10 Crazy Pieces Of Art Made From Bodily Fluids
update :20/11/2013 11:45
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Artists: they can all be a bit wacky at the best times. If they’re not cutting off their ears, they’re cutting cows in half with chainsaws (don’t panic, the cow was dead first). But there are some artists who go further even than that. With the popularity of shock art and sensationalist art, particularly in the media, nothing is off limits. And that includes blood, urine, excrement, and the rest.
Piero Manzoni was renowned for being a bit of a trickster—not just in life, but in death as well. When the Italian died at the tragic age of 29, the conceptual artist had prepared one last laugh for the art market: he filled no less than 90 tin cans with his own excrement. The 30-gram cans were labeled “Merda d’artista,” or “The Artist’s S–t,” and each can was valued at its weight in gold (about $37 in 1961) and set to fluctuate according to the market. In 2008, Can 084 was sold at auction for £97,250 ($150,000). Since the cans have never been opened, we know that final joke remains in store for the first person brave enough to actually open one up and reveal what’s inside. Manzoni’s feces—or something more?
9. A Jar Of Urine (And Jesus)
Andres Serano’s 1987 photograph Piss Christ depicts a small plastic crucifix, including Jesus, drowning in a glass of amber liquid that just happens to be the artist’s urine. The photograph is part of a series: Serano submerged several classical statuettes in various liquids, from milk to blood. Serano has been accused of cheapening Christianity, but the American artist has always asserted that Piss Christ is itself a commentary on the cheapening and commercialization of Christian icons in the modern age.
Self portraits have been around in the world since the first caveman picked up a piece of flint and starting doodling penises on a rock wall, but Mark Quinn took this age-old tradition and added a quirky, and slightly disturbing, twist: Quinn creates a bust of his head every five years using his own frozen blood. Each cast take 4.5 liters (1.1 gallons), which are drained from his body over five months before being frozen into a mold.
Media artists Daniela Kostova and Olivia Robinson have harnessed bodily fluid for the betterment of mankind by inventing sweat batteries. Kostova and Robinson used the sweat they harvested from volunteers wearing special suits to power a world map made up of LED bulbs called Waste to Work: Everyman’s Source. The artwork not only includes the map, but also a video of the sweat being collected and a display of the sweat batteries themselves. The artists have since gone on to create similar works, one of which depicted anxiety levels in New York City using data collected from the New York State Labor Department. Their art explores the relationship between work, sweat, pay, and unemployment.
In the short life of Helen Chadwick she created some of the most eye-catching and thought-provoking British art of the last century. One of her notable pieces is Piss Flowers: 12 white-enameled bronze casts made from holes she and her husband urinated into the snow. The flowers are perhaps most arresting for their gender-inverting quality: Helen’s sculptures are the more phallic of the two.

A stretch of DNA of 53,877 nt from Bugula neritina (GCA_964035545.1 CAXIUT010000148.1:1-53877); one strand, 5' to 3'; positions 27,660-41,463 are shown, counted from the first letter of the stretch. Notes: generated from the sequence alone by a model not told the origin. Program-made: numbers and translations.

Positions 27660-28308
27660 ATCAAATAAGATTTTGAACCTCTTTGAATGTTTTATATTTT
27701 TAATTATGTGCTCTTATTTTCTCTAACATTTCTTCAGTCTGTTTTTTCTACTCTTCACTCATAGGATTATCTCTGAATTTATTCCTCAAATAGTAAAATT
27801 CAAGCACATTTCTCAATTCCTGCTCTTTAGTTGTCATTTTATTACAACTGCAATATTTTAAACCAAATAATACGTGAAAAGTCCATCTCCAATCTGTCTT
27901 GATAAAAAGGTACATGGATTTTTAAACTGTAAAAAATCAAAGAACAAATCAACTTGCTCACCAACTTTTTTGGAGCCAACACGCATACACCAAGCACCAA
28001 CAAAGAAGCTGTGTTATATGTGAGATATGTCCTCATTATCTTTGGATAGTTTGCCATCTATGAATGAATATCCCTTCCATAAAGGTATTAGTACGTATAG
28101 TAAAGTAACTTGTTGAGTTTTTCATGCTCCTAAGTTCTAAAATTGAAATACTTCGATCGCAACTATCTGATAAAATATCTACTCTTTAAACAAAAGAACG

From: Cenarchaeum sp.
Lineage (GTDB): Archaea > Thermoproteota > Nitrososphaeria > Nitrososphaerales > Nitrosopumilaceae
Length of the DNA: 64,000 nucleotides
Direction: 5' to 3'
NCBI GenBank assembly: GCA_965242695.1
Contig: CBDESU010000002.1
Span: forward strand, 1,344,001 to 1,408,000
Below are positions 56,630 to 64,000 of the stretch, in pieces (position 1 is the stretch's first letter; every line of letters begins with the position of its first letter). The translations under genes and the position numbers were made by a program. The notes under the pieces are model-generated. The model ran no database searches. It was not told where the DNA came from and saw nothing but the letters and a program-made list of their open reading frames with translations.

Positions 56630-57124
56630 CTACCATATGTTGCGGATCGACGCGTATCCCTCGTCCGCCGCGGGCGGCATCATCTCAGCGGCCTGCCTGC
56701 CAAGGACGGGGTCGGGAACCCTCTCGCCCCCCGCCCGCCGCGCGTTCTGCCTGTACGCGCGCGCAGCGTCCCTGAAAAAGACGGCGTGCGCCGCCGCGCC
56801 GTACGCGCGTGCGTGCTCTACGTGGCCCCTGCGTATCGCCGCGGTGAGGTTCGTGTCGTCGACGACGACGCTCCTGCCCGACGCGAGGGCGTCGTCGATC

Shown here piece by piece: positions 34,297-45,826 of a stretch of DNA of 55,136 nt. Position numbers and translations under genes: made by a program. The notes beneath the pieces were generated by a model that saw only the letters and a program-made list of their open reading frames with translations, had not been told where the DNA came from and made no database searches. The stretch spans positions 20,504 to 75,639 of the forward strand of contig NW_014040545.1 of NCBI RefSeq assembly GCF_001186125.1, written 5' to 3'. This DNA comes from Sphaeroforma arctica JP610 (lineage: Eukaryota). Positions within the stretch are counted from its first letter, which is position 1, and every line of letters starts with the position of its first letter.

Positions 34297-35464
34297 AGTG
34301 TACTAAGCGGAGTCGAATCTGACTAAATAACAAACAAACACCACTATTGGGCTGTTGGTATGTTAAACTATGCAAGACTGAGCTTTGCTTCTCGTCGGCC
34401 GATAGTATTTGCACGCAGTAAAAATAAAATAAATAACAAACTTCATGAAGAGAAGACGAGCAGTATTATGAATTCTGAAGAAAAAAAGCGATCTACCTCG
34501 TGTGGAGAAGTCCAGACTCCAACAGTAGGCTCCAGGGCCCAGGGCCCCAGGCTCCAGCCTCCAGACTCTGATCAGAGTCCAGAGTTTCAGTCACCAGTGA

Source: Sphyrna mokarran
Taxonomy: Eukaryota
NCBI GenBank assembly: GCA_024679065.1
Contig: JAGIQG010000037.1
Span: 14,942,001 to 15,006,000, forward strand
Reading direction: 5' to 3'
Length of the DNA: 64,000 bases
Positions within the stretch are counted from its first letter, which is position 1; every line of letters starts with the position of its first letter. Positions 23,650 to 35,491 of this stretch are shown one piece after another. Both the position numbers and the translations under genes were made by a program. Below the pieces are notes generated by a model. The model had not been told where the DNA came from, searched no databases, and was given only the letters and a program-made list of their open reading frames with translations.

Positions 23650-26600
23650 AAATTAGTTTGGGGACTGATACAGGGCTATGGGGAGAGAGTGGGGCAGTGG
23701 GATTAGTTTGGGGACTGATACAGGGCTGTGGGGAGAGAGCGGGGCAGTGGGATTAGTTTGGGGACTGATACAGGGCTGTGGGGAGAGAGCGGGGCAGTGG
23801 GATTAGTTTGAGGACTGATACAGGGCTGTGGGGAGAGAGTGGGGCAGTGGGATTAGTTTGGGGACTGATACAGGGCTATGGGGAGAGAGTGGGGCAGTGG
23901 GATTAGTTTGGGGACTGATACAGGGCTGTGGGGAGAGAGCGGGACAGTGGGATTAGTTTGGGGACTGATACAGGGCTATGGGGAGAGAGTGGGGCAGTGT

In her artwork Nexus Vomitus, artist Millie Brown collaborated with opera singers Patricia Hammond and Zita Syme to create a 30-minute vomit and music performance piece. In it, operatic singing plays in the background while Brown swallows milk dyed with food coloring and self-induces vomiting to create a splattered rainbow on canvas. Brown reprised this performance in a Lady Gaga video.
That’s not lipstick on the lips of those women in Ingrid Berthon-Moine’s photographs—it’s menstrual blood. Each photograph comes complete with a euphemistic play on generic lipstick names, like “Rouge Pur” or “Forbidden Red.” Believe it or not, Berthon-Moine was still in school in 2009 when she created Red is the Color.
3. Polpette Al Grasso Di Marco (‘Meatballs In The Fat Of Marco’)
Let’s not get into the debate of whether or not body fat counts as bodily fluid—when an artist goes to all the trouble of having his own body fat sucked out to be used in a piece of art, it counts. Chilean-born artist Marco Evaristti invited some friends over for dinner and surprised them with his latest art project: meatballs made from beef and his own body fat. Evaristti also displayed his meatballs in a public gallery as 13 tins on a long table. Evaristti says his meatballs are no more disgusting than the meatballs found in the supermarket and that the artwork provokes a discussion about the cyclical nature of eating, consumption, and health care intervention.
Andy Warhol was courting controversy right up until his death in 1987, at the relatively young age of 58. In the last decade of his life, Warhol created a series of artworks in collaboration with Victor Hugo. But this wasn’t your standard collaboration: Hugo was being paid by Warhol to arrive at his studio, drop his trousers, and urinate on canvases that Warhol had already prepped with copper-based paint. The reaction between the acidic urine and the copper created a vibrant mix of yellow, oranges, and greens.
1. The Homecoming Of Navel Strings
The Homecoming of Navel Strings is an installation by Noritoshi Hirakawa that shocked onlookers at the 2004 London Frieze Art Fair, and has continued to do so wherever it has since been installed. Homecoming features a young woman reading a Philip Pullman novel next to a pile of human waste—a pile which reappears, fresh and solid, each and every morning of the six-day event. Capping off the piece was a magenta painting of a human sphincter.